# Deriving all of electrodynamics from one single action

Preamble

The action for a relativistic particle of charge $m$ and charge $q$ moving in an external electromagnetic 4-potential $A^\mu$ is $$\mathcal S_p[y]=-\int_{a}^{b}\left(mc+\frac q c A_\mu(y)\frac {dy^\mu} {ds} \right)ds$$ where $a,b\in\mathbb R^{1,3}$, and $y$ is the path of the particle in spacetime. From $\delta \mathcal S_p=0$ one derives the Lorentz equation: $$mc\frac {d^2y^\mu}{ds^2}=\frac q c F_{\mu \nu} \frac {dy^\nu}{ds}$$ where $F_{\mu\nu}=\partial_\mu A_\nu-\partial_\nu A_\mu$ is the electromagnetic field.

The action for the electromagnetic field generated by a 4-current $j^\mu$ is $$\mathcal S_f[A]=-\int_{\Sigma_1}^{\Sigma_2}\left (\frac 1 4 F_{\mu\nu}F^{\mu\nu}+A_\mu j^\mu\right)d^4x$$ where $\Sigma_1$ and $\Sigma_2$ are spacelike surfaces in spacetime. From $\delta \mathcal S_f=0$ one derives the Maxwell equations: $$\partial_\mu F^{\mu\nu}=j^\nu$$

Question

Is there a way to write one action, functional of both particle path and electromagnetic 4-potential, whose extrema are all and only $A$ and $y$ that satisfy both Lorentz and Maxwell equations? (In the latter, the 4-current should be replaced by $j^\mu(x)=\int q \frac {dy^\mu} {ds}\delta^4(x-y(s))ds$.)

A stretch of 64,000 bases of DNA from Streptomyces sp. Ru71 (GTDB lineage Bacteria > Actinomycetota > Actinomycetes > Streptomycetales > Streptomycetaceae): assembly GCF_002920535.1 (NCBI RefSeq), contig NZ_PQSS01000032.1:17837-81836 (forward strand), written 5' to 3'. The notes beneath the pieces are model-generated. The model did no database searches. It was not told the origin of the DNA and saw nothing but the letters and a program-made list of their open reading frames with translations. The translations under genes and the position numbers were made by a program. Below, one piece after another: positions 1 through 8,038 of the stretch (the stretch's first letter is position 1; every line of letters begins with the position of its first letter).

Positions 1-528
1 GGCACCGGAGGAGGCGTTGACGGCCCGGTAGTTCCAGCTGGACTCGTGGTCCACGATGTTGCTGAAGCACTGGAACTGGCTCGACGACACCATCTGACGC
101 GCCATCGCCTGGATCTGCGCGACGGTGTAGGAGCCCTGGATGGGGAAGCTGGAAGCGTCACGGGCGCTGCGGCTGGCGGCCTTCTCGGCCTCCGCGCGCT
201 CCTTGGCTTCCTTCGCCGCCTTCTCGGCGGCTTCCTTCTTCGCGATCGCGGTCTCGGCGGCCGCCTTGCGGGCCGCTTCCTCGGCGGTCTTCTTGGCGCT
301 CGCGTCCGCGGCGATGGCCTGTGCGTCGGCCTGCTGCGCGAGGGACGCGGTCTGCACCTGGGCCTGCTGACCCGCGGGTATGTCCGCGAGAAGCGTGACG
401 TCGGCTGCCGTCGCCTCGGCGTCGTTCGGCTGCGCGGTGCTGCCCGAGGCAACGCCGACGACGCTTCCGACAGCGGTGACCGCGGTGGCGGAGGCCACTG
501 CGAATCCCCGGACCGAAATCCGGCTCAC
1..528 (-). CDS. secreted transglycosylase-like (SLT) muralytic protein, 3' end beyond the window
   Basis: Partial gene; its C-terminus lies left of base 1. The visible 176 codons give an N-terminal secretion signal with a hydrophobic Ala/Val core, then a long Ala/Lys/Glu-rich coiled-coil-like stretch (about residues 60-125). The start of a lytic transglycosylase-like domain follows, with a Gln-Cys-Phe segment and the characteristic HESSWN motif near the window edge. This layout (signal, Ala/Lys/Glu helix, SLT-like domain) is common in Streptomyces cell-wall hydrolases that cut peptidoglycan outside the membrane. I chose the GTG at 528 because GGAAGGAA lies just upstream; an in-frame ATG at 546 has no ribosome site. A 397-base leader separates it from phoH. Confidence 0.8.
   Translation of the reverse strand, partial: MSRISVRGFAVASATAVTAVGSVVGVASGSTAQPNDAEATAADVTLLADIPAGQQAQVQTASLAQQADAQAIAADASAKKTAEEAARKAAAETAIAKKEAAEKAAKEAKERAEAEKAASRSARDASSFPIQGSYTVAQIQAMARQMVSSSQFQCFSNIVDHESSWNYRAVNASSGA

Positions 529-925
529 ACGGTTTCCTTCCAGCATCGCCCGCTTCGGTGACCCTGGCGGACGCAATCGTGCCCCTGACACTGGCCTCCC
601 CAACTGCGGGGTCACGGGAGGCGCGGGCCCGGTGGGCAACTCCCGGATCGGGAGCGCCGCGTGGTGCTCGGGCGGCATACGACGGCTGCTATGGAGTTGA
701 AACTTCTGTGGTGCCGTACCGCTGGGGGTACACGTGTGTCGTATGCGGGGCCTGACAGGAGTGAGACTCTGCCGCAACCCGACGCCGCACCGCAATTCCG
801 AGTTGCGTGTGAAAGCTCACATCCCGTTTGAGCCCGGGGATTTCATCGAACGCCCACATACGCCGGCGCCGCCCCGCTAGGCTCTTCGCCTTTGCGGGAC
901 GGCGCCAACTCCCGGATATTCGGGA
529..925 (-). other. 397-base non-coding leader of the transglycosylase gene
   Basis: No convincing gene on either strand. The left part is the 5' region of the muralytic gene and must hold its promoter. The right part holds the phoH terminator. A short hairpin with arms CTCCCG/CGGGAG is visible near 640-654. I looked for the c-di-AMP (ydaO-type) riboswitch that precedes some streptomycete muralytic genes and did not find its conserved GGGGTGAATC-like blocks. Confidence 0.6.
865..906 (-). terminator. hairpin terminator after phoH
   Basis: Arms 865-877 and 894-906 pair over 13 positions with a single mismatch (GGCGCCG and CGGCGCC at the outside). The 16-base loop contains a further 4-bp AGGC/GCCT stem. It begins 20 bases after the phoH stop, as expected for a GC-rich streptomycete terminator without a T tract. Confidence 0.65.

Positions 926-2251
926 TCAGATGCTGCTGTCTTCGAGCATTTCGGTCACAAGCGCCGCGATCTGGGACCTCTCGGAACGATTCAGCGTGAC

Partial answer

In Lechner's book, the author writes the following action: \begin{align}\mathcal S[A,y]&=\mathcal S_1[A]+\mathcal S_2[y]+\mathcal S_3[A,y]=\\&=-\int_{\Sigma_1}^{\Sigma_2}\frac 1 4 F_{\mu\nu}F^{\mu\nu}d^4x-\int_a^bmcds-\int_{\Sigma_1}^{\Sigma_2}A_\mu j^\mu d^4x\end{align} and, since $\mathcal S_2[y]$ doesn't depend on $A$, he notices that the field $A$ minimizes $\mathcal S_1[A]+\mathcal S_3[A,y]=\mathcal S_f[A]$ iff Maxwell equations are satisfied. In a similar way, since $\mathcal S_1[A]$ doesn't depend on $y$, the path $y$ minimizes $\mathcal S_2[y]+\mathcal S_3[A,y]=\mathcal S_p[y]$ iff the Lorentz equation is satisfied.

But in this way, isn't he excluding the possibility that $A$ and $y$ could simultaneously minimize the action which is the sum of the three terms?

## 1 Answer

But in this way, isn't he excluding the possibility that $A$ and $y$ could simultaneously minimize the action which is the sum of the three terms?

No. For $A$ and $y$ to be a solution of the combined equations of motion, it is necessary that their values are an extremum of the combined action. But this is equivalent to saying that "$\delta S/\delta A = 0$ when $y$ is held fixed" and "$\delta S/\delta y = 0$ when $A$ is held fixed", which are exactly the conditions he outlines.

This is a bit easier to see in the context of multivariable calculus. If $f(x,y) = g_1(x) + g_2(y) + g_3(x,y)$, then $f$ is extremized at a particular value of $x$ and $y$ if and only if $$\left( \frac{\partial f}{\partial x} \right)_y = \frac{\partial g_1}{\partial x} + \left( \frac{\partial g_3}{\partial x} \right)_y = 0$$ and $$\left( \frac{\partial f}{\partial y} \right)_x = \frac{\partial g_2}{\partial y} + \left( \frac{\partial g_3}{\partial y} \right)_x = 0$$ simultaneously. But these conditions are exactly analogous to the conditions outlined by Lechner.